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Newark mayor rescues neighbor from burning house

Newark Mayor Cory Booker stands in front of a boarded-up 433 Hawthorne Avenue in Newark, N.J., Friday, April 13, 2012 as he talks about rescuing a neighbor Thursday from a fire at the home.
Newark Mayor Cory Booker stands in front of a boarded-up 433 Hawthorne Avenue in Newark, N.J., Friday, April 13, 2012 as he talks about rescuing a neighbor Thursday from a fire at the home.
Mel Evans, Associated Press

NEWARK, N.J. — The mayor of New Jersey's largest city said Friday he thought he might die when he dashed through a burning, smoky kitchen to find and rescue a neighbor from her second-floor bedroom.

"I felt fear. I really didn't think we were going to get out of there," Mayor Cory Booker, his burned right hand still bandaged, told a news conference in front of the boarded-up home.

The 42-year-old mayor said he rushed into the burning home shortly after returning from taping a television appearance on Thursday, pushing aside his security detail that tried to hold him back and rushed into the apartment where 47-year-old Zina Hodge was trapped.

"Every time I breathed in, a felt a blackness, a heat coming into my lungs," Booker said, adding he made his way down the smoky hallway to a bedroom, following Hodge's faint calls of; "I'm here, I'm here. Help! I'm here."

He lifted her from a bed where she had been sleeping and was now barely conscious, Booker said, but then couldn't find the way out.

"That was the moment I had a conversation with God," Booker said. "I really didn't think we were going to get out of there."

Booker, coughing heavily after the rescue late Thursday, was treated at a hospital for smoke inhalation and second-degree burns.

Hodge was listed in serious condition Friday in the intensive-care unit of the burn center at Saint Barnabas Medical Center in Livingston. Fire officials said she had suffered second-degree burns to her back and neck and smoke inhalation. The hospital would not provide details of her injuries.

Booker downplayed his actions, saying he just did what any neighbor would do, "which is jump into action to help a friend."

"I didn't feel bravery, I felt terror," he said. "It was a moment I felt very religious, let me put it that way."

Hodge's mother was thrilled by the mayor's actions.

"I think he's a super mayor — and should become president," Jacqualine Williams said.

Fire officials said Hodge and the mayor were apparently burned as embers fell from the ceiling, with the woman slung over the mayor's shoulder. The officials said the fire likely started in the kitchen.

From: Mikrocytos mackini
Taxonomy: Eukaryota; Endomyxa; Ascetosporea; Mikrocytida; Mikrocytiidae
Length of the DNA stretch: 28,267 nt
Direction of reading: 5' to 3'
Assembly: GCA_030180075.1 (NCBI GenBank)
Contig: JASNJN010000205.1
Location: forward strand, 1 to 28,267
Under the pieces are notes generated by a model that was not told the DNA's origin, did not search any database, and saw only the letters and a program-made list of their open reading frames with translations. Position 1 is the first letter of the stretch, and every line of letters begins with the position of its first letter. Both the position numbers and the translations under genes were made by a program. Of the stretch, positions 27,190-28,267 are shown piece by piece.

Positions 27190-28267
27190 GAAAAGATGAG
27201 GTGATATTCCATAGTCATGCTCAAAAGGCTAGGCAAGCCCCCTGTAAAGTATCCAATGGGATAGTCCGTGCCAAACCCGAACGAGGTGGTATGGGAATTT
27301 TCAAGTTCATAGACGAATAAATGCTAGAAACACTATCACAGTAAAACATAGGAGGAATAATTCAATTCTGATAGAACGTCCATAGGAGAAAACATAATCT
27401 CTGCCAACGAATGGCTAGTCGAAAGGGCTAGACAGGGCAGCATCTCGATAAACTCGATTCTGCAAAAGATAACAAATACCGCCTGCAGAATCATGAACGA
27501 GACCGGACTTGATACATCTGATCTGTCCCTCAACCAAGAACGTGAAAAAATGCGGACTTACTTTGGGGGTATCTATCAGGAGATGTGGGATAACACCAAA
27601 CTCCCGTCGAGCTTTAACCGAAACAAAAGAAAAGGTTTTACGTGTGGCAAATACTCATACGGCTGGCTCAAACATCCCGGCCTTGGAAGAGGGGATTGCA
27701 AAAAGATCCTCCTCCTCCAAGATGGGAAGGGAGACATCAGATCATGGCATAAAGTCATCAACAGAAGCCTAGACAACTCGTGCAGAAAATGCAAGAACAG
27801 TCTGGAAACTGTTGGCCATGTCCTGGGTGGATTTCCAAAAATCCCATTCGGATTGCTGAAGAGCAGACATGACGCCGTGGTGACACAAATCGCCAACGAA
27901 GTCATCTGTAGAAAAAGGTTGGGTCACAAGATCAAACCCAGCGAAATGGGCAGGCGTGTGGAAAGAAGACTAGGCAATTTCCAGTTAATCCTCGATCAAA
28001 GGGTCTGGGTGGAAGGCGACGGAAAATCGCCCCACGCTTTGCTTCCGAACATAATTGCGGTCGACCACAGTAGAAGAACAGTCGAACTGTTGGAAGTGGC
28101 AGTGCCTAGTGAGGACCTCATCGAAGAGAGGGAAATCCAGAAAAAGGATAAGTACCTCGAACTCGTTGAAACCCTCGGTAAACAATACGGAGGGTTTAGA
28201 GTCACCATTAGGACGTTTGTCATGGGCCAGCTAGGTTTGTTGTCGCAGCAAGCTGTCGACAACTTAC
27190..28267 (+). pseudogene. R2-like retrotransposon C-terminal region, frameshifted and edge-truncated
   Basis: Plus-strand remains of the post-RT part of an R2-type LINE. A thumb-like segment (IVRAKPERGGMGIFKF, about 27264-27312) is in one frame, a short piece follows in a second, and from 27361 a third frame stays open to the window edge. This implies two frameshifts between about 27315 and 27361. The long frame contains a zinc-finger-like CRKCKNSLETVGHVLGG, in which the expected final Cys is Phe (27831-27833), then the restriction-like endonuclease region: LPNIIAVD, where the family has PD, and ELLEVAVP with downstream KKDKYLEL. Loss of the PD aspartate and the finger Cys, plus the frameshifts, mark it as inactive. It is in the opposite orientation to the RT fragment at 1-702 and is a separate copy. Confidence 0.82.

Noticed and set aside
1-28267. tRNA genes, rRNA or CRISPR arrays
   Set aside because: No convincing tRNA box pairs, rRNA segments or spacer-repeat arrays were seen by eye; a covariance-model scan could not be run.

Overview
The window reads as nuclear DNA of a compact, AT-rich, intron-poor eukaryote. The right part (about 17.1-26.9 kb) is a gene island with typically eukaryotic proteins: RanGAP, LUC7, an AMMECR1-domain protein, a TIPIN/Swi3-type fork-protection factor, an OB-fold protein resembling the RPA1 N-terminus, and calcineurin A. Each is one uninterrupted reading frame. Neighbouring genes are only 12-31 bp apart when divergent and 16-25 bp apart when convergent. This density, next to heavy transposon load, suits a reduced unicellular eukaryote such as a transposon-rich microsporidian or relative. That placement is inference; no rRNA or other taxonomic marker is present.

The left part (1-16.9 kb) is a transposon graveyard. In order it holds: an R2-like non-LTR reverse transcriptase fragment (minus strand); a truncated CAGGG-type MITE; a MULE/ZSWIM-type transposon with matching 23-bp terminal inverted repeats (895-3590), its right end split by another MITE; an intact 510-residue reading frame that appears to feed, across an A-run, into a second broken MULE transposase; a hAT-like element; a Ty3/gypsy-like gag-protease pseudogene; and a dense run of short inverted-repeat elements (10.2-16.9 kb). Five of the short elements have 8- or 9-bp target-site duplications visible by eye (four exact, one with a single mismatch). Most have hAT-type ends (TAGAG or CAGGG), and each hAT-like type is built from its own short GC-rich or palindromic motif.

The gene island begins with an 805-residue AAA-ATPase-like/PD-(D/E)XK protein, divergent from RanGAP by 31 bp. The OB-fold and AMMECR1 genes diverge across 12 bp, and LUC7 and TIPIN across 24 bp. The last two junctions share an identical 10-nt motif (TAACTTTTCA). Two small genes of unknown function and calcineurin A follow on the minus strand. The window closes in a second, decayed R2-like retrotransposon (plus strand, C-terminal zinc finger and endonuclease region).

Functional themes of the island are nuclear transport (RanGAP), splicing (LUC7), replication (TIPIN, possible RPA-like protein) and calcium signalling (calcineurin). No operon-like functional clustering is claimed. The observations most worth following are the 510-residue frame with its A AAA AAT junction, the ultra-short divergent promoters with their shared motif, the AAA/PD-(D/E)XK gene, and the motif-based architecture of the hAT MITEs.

Two members of the mayor's security detail had already taken several members of the family from the home when the mayor arrived and heard the mother screaming that her daughter was still inside.

His security detail tried to drag him away, but Booker, who is 6-foot-3, and a former tight end for the varsity football team at Stanford University, where he got his undergraduate and master's degrees, was no match for Detective Alex Rodriguez, who is trained to protect him, not fight him.

"It wasn't easy trying to hold him by the belt," Rodriguez, who is considerably shorter and slimmer than the man he is assigned to protect. "He was insisting: If I don't go in there, this lady is going to die."

Booker, an up-and-coming Democratic politician who has been mentioned as a future candidate for statewide office, said Rodriguez also helped him take Hodge down the stairwell. Once they were outside, "we both just collapsed," he said.

"I had my proverbial come-to-Jesus moment in my life," he said.

The mayor said he didn't feel heroic and said the incident gave him a greater appreciation for the work performed daily by firefighters. "It all happened very, very quickly," he said

But the fire director of New Jersey's largest city of about 270,000 disagreed.

"He's one of the most heroic men I've ever met," said Fateen Ziyad, whose firefighters arrived minutes after getting a call from the mayor's security detail. "He's showing his true grit. This is the type of mayor we have — he doesn't just talk it, he walks it."

As mayor, Booker has been known to ride along with police on late-night patrols, once even chasing down a robbery suspect. The Peabody award-winning Sundance Channel series "Brick City" documented his efforts to decrease the city's crime rate and tackle its ongoing financial problems. He's even shoveled out resident's cars during a blizzard that snarled his city and the rest of the Northeast in 2010.

A prolific social media user, he tweeted late Thursday that he was fine and thanked his followers for their well-wishes.

"Thanks 2 all who are concerned. Just suffering smoke inhalation," Booker tweeted. "We got the woman out of the house. We are both off to hospital. I will b ok."

He then posted a tweet early Friday that read: "Thanks everyone, my injuries were relatively minor. Thanks to Det. Alex Rodriguez who helped get all of the people out of the house."

The Twitter-sphere was blowing up Friday with thousands of tweets from Booker's million-plus Twitter followers about the rescue.

Even Gov. Chris Christie tweeted, wishing Booker a speedy recovery and adding; "Brave move, Mr. Mayor."

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